The general counsel of BAE Systems, Philip Bramwell, is on record that “his goal is to create a world-class legal department with specialists, rather than generalists.” His disparaging words in Corp. Counsel, Vol. 15, Dec. 2008 at 96, about in-house generalists were biting: “Who gets out of bed looking to be average?”
General (commercial) lawyers in law departments should not be anathematized as “average.” They may have average or below average intelligence, experience, or personal attributes, but so might the narrowest specialist lawyer. Meanwhile, their broad remit – handling all the legal issues they can for a business group – demands considerable legal talent. After all, every general counsel is a generalist. What more is there to say?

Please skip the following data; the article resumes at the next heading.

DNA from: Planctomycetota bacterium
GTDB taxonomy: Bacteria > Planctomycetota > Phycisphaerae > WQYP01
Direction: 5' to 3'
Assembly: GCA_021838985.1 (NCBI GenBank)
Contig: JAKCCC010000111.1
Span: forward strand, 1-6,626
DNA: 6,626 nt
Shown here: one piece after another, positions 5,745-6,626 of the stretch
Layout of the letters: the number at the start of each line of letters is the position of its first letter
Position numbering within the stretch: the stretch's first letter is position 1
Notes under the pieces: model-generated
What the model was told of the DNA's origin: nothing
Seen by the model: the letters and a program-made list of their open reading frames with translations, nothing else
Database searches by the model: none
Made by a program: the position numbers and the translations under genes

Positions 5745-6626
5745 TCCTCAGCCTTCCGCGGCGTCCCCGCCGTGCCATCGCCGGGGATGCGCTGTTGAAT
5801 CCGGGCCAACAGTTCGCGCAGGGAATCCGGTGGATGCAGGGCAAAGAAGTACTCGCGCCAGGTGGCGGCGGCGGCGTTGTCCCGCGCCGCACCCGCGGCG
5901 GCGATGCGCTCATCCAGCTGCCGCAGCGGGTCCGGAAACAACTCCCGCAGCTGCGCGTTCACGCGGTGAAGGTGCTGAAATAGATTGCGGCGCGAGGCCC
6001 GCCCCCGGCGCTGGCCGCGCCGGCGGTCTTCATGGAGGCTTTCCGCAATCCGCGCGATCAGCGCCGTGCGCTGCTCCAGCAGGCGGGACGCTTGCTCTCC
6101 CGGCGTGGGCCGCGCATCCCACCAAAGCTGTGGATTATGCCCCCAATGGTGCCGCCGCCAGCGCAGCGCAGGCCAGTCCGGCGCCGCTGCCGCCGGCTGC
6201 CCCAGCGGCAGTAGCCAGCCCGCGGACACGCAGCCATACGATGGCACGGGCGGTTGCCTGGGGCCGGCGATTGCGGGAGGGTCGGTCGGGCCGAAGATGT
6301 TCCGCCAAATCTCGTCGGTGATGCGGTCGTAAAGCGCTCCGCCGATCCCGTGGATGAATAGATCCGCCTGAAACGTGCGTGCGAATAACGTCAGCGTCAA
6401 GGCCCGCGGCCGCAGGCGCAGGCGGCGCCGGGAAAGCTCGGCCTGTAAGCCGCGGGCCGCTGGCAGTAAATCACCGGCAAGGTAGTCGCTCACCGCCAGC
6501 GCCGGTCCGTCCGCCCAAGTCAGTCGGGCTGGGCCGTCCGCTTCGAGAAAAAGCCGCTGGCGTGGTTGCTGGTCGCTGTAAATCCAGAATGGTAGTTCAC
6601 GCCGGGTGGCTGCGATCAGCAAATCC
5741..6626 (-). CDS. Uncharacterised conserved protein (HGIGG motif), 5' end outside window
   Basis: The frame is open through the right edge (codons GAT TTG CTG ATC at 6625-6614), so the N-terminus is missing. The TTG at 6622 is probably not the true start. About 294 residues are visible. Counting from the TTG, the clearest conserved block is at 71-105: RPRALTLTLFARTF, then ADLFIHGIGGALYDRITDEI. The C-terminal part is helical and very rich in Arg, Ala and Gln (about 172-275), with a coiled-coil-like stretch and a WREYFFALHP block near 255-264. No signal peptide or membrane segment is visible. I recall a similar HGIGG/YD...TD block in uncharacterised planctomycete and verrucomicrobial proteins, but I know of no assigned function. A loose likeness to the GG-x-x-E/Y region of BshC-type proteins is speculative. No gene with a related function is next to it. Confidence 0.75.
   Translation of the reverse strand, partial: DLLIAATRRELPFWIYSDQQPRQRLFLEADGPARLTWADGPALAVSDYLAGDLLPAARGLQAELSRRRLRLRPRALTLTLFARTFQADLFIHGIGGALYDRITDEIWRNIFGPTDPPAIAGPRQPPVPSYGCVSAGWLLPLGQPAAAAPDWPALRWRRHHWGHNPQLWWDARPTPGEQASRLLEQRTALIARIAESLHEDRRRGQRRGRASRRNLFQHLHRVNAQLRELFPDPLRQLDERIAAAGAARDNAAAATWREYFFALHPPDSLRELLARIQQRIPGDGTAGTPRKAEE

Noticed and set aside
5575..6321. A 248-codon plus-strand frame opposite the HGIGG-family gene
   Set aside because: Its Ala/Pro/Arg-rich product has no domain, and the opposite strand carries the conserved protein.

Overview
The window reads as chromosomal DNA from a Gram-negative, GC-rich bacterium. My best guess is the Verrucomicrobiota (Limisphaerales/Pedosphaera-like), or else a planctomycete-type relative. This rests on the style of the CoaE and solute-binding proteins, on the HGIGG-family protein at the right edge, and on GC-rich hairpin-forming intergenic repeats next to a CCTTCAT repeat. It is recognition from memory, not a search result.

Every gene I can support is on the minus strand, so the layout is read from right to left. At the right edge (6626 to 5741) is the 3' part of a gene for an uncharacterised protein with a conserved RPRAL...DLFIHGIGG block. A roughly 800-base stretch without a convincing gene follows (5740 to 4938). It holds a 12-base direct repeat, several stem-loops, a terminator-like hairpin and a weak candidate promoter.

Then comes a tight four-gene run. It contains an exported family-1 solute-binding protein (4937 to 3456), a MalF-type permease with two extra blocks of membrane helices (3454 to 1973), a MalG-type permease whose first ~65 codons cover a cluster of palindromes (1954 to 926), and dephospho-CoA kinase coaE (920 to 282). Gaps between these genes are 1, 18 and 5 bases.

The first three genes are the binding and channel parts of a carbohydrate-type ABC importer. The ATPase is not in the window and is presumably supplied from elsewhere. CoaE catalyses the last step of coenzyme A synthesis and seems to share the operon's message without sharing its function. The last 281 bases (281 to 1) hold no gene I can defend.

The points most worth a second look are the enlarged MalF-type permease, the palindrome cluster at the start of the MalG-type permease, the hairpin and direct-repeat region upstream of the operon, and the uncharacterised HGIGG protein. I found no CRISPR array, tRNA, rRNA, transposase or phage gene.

The lawyers who guide business executives in how to make a profit legally are the backbone of a company’s legal talent. Often, they are expert in the business of their company and the legal constraints under which it operates, not remote from transactions and business imperatives it like a legal specialist may be.
If Bramwell is really saying, “BAE needs smart, competent lawyers who are at the front of the pack,” that is commendable. If Bramwell is insinuating that only lawyers’ lawyers such as antitrust boffins, patent brains, and barristers count, he is completely wrong.